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When we value our membership and covenants in the Lord’s church, it can be anguishing to watch the people we love step away from them. We can feel hurt and then allow this hurt to dictate our behavior. This only drives a wedge in our relationships. How can we support our loved ones while holding firmly to the hope that they will return to the covenant path?
Step one is to maintain the relationship. It has been said that people don’t care how much you know until they know how much you care. All your testimonies in the world will not matter if your loved one does not know you love them. Long before you preach, correct, or convince, you must love them with no ulterior motive—with love unfeigned. This means your love cannot be dependent on whether or not they return to full church activity. If your love is a trick to get them to come back, it isn’t love at all. Love them right where they are—today.
When asked how a person should approach loved ones who had left the church, President M. Russell Ballard taught, “My answer is please do not preach to them! Your family members or friends already know the Church’s teachings. They don’t need another lecture! What they need—what we all need—is love and understanding, not judging. Share your positive experiences of living the gospel. The most powerful thing you can do is share your spiritual experiences with family and friends. Also, be genuinely interested in their lives, their successes, and their challenges. Always be warm, gentle, loving, and kind.”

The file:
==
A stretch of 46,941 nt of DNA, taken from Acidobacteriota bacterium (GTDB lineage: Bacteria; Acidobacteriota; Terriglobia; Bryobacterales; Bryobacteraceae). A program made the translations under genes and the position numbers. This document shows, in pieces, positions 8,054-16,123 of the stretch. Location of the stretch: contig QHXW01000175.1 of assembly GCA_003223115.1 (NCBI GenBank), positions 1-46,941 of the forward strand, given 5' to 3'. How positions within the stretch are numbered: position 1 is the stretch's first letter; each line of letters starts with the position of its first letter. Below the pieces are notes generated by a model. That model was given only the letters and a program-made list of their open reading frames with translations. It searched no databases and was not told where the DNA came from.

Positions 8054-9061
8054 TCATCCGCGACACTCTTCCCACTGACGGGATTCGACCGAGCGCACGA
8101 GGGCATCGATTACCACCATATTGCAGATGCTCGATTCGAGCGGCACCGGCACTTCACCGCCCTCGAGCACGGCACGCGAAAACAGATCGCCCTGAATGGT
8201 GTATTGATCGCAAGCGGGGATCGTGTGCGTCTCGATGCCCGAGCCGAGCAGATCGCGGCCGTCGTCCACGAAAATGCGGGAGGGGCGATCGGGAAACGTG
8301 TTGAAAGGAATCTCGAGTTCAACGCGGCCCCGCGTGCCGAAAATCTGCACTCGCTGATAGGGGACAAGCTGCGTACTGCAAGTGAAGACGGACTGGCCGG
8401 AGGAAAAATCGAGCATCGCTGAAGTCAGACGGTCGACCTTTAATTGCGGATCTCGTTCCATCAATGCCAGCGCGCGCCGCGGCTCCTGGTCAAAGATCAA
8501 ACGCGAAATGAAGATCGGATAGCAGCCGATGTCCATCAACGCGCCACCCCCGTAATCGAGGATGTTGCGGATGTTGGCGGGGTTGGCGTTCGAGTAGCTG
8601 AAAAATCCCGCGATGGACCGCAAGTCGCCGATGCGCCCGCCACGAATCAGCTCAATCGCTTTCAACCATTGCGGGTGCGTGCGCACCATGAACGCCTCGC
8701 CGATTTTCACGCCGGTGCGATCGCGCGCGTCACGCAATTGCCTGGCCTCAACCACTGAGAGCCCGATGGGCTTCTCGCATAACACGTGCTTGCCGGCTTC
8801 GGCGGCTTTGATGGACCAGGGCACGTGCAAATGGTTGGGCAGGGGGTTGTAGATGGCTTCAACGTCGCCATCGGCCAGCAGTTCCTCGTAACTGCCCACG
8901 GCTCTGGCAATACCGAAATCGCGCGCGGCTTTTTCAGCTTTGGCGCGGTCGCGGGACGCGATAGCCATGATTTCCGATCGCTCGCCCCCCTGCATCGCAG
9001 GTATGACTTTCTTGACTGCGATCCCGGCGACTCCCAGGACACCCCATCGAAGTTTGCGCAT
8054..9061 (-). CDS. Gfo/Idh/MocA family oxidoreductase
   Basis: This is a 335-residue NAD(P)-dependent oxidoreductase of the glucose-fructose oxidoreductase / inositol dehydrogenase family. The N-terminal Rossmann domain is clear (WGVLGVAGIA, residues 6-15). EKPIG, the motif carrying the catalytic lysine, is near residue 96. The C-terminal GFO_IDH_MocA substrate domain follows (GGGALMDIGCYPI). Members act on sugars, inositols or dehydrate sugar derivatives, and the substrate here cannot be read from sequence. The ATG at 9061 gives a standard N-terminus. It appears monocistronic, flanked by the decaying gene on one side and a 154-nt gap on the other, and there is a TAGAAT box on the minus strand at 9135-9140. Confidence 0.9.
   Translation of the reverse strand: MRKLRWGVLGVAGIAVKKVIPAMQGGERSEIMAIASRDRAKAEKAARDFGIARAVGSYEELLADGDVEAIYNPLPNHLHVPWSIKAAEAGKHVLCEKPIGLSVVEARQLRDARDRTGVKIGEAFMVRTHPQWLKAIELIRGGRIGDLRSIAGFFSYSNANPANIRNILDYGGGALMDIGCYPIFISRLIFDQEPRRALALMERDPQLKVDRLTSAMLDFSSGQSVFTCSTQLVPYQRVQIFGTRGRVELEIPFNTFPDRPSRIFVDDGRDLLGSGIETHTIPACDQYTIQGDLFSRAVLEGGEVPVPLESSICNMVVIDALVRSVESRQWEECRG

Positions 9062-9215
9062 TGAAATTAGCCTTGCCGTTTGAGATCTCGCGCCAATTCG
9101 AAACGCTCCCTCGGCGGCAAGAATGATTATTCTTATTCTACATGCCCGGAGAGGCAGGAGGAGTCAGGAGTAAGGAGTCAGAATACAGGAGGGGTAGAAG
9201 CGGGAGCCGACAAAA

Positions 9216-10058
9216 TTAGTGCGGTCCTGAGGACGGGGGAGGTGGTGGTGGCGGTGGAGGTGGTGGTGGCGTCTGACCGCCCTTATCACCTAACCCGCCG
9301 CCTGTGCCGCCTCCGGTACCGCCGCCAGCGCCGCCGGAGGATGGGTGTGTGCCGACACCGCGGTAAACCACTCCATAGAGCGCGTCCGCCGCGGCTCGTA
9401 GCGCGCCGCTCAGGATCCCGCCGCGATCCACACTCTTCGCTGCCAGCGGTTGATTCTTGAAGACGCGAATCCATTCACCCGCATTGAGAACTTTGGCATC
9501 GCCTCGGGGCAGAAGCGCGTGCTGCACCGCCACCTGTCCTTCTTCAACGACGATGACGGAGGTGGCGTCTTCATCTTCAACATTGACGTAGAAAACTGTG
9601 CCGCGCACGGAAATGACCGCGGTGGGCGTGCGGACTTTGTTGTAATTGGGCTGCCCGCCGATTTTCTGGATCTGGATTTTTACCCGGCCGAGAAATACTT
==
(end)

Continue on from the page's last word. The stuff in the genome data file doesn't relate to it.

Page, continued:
Read more key ideas in the article “How Do I Support Family and Friends Who Have Left the Church?” This article is from the Gospel Q&A series from LDS Daily.
Also read “What Church Leaders Are Saying about When Loved Ones Turn Away from the Church.”
Rochelle HaleJuly 7, 2022
We have had several family members and friends leave for various reasons ranging from questions of testimony or preferred lifestyle or Church doctrine, etc. One relative was very vocal when another family member decided to attend another "generic" church, but we maintained our relationship through our common testimony and belief in Jesus Christ, though not necessarily agreeing on details of doctrine. We try to "love, share, and invite" while respecting our friends and family who are not of our faith, so why wouldn't we do the same with those who have departed? Of course, we may be sad or disappointed, but continued love and example will prevail in the long run.